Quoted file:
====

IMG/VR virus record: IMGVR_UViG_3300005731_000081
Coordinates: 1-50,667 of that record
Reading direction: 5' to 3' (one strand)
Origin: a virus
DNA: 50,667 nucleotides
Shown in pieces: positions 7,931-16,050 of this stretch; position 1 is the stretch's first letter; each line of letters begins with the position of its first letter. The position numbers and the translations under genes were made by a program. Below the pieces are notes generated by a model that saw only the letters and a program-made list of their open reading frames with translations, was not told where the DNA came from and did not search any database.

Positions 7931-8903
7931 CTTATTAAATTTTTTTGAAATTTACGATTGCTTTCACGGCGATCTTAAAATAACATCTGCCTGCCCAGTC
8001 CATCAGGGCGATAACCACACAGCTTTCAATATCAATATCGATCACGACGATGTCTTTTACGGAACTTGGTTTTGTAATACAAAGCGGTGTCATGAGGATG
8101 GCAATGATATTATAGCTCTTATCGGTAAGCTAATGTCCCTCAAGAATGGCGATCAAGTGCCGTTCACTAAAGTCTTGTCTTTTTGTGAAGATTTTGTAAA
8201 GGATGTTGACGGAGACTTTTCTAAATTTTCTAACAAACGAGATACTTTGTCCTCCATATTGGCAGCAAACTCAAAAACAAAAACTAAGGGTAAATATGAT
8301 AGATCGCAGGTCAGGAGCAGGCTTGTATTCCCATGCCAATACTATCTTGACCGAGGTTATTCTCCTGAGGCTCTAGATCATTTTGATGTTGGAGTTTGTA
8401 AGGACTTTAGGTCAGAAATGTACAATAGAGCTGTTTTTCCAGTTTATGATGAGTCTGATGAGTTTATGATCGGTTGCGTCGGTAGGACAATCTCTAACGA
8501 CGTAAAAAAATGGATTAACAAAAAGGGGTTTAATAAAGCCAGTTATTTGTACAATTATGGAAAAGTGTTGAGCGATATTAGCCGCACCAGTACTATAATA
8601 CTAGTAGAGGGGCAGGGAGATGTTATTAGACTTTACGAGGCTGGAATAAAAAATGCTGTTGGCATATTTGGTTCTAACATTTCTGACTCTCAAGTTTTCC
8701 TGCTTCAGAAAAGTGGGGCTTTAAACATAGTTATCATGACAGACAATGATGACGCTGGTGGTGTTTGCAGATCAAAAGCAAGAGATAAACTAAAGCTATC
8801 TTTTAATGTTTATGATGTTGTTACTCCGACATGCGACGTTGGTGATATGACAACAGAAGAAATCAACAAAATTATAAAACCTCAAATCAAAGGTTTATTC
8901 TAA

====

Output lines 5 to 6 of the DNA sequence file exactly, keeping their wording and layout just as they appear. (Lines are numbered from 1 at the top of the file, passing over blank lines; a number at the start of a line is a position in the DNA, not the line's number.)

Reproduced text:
DNA: 50,667 nucleotides
Shown in pieces: positions 7,931-16,050 of this stretch; position 1 is the stretch's first letter; each line of letters begins with the position of its first letter. The position numbers and the translations under genes were made by a program. Below the pieces are notes generated by a model that saw only the letters and a program-made list of their open reading frames with translations, was not told where the DNA came from and did not search any database.